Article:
Updated: November 3, 2017 11:39:30 am
The Indian Railways may not be able to provide confirmed berths to all those who book tickets, but it will soon start predicting on its website if waitlisted tickets have any chance of getting confirmed at all. Mining its own historical data of passenger operations and booking patterns for the first time, the Railways is creating a complex algorithm for its ticket-booking software that will predict the probability of waitlisted tickets getting confirmed at the time of booking.
Railway Minister Piyush Goyal, who came up with the idea, has ordered that the new predictive service along with a revamped, more user-friendly ticket-booking website and a mobile app be ready by the end of this year, sources said.
The job of devising the algorithm, which will involve writing the code from scratch, has been given to the Centre for Railway Information Systems (CRIS), the software arm of the Railways, which also runs the ticket-booking website IRCTC.co.in.
“It is an exciting project and we will be delivering it shortly. The algorithm will analyse past trends of passenger bookings and help predict probabilities as accurately as possible,” Vandana Nanda, managing director, CRIS, told The Indian Express.
The algorithm will take into account 13 years’ worth of historical data to arrive at a “robust workable model,” officials said.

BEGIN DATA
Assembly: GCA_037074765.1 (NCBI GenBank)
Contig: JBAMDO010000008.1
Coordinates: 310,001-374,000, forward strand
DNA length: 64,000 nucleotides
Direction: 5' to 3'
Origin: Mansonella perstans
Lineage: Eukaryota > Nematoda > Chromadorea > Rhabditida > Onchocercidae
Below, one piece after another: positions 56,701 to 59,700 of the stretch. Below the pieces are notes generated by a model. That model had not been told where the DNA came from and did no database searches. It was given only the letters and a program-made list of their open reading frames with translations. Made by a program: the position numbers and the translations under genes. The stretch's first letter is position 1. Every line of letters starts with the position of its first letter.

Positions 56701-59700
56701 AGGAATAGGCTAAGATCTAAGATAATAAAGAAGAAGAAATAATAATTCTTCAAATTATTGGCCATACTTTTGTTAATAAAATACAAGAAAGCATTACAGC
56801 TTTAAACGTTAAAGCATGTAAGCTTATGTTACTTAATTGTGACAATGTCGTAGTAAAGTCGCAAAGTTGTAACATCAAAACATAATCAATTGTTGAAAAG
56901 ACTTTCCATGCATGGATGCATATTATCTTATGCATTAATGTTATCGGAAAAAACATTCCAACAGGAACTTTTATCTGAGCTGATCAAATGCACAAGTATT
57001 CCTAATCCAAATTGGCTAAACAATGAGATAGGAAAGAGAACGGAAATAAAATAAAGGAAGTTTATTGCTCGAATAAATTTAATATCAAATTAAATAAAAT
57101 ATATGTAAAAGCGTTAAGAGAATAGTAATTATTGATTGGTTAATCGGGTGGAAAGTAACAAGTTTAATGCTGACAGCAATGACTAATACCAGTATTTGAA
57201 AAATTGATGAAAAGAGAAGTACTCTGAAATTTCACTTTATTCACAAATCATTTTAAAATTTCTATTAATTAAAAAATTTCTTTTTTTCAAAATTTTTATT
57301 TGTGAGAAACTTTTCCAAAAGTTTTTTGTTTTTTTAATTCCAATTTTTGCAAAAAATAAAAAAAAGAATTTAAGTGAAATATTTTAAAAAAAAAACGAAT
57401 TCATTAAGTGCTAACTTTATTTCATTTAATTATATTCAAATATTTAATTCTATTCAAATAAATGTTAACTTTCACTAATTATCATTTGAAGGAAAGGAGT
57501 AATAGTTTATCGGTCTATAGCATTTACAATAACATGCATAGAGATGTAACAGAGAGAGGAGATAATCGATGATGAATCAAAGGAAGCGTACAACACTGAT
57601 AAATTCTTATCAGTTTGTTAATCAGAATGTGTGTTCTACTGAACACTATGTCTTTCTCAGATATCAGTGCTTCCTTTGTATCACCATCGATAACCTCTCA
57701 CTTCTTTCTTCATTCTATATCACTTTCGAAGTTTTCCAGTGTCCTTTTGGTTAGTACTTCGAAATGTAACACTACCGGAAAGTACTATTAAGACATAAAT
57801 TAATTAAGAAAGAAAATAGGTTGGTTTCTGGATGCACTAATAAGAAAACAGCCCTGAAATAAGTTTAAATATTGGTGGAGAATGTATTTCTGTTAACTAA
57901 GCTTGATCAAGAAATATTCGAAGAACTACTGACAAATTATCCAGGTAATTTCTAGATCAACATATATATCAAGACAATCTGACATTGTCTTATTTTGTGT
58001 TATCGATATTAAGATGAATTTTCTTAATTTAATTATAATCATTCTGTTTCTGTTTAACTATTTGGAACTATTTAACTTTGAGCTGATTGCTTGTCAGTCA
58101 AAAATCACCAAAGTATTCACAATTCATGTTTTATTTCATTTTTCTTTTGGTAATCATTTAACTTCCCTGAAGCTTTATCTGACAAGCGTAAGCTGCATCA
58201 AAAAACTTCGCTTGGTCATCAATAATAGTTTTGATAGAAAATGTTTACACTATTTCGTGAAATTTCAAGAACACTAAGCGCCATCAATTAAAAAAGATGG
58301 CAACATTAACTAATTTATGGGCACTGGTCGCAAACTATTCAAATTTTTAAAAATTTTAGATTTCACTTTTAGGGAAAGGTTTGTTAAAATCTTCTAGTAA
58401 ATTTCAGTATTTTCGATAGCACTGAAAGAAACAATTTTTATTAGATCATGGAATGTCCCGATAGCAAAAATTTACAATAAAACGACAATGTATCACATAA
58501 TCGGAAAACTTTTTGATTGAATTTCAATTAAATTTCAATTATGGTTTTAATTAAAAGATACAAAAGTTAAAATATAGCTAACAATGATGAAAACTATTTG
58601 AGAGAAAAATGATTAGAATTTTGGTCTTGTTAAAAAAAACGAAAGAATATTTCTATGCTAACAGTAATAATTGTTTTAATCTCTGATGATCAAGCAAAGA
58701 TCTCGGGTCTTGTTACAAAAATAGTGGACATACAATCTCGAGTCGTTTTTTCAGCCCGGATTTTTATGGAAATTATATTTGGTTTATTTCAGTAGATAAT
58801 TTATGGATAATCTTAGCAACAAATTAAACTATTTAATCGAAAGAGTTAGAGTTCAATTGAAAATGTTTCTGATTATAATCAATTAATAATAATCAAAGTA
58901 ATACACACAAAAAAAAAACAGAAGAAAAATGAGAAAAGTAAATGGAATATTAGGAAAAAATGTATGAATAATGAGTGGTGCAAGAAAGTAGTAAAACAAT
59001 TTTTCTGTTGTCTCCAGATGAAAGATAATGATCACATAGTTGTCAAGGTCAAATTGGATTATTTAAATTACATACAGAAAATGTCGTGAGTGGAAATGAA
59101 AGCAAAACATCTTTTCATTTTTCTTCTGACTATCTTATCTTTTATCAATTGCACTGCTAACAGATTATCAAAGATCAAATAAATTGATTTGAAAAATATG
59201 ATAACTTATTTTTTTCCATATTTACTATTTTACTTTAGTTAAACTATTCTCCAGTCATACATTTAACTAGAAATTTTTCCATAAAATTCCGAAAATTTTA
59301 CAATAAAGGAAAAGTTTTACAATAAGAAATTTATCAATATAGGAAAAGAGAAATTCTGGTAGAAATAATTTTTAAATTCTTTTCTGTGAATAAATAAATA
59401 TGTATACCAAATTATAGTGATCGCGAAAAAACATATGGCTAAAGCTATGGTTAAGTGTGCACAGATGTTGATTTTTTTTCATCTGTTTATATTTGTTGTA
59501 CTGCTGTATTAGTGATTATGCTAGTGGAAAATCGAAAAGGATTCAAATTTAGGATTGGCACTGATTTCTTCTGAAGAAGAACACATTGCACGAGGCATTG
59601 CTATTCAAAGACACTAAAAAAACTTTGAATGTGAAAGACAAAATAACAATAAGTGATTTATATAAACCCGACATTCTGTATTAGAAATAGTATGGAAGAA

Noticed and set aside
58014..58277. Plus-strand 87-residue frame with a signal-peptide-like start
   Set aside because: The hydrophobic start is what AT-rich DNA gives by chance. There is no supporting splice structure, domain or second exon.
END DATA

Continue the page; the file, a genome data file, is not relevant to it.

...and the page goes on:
One of the major challenges, though, is that peak seasons and booking patterns of trains change every year based on the Hindu festival calendar.
For instance, Diwali, Dussehra, Durga Puja and Chhath holiday periods, which see a deluge of passenger traffic, take place on different days every year.
Engineers are trying to figure out how to factor that in for the algorithm to work.
“The disclaimer would be that the percentage of probability of confirmation shown is merely indicative,” said an official.
Until now, private players have tried offering predictability service without any affiliation with Railways. Officials said none of them is reliable as they do not have the scale, wherewithal or the database the Railways has for “such a complex algorithm to work”.
“Once the Railways officially starts indicating chances of confirmation, smaller private services will phase out,” said a senior Railway official.
Berths in all long-distance trains get filled within minutes of the ticket windows are open at 8am, 120 days prior to the date of the journey. Nearly 13 lakh tickets are booked every day against a reserved accommodation of 10.5 lakh berths across classes.
This follows lengthy waiting lists, which keep decreasing as and when cancellations take place, but without any official way of knowing if the waitlisted tickets stand any chance of getting confirmed.
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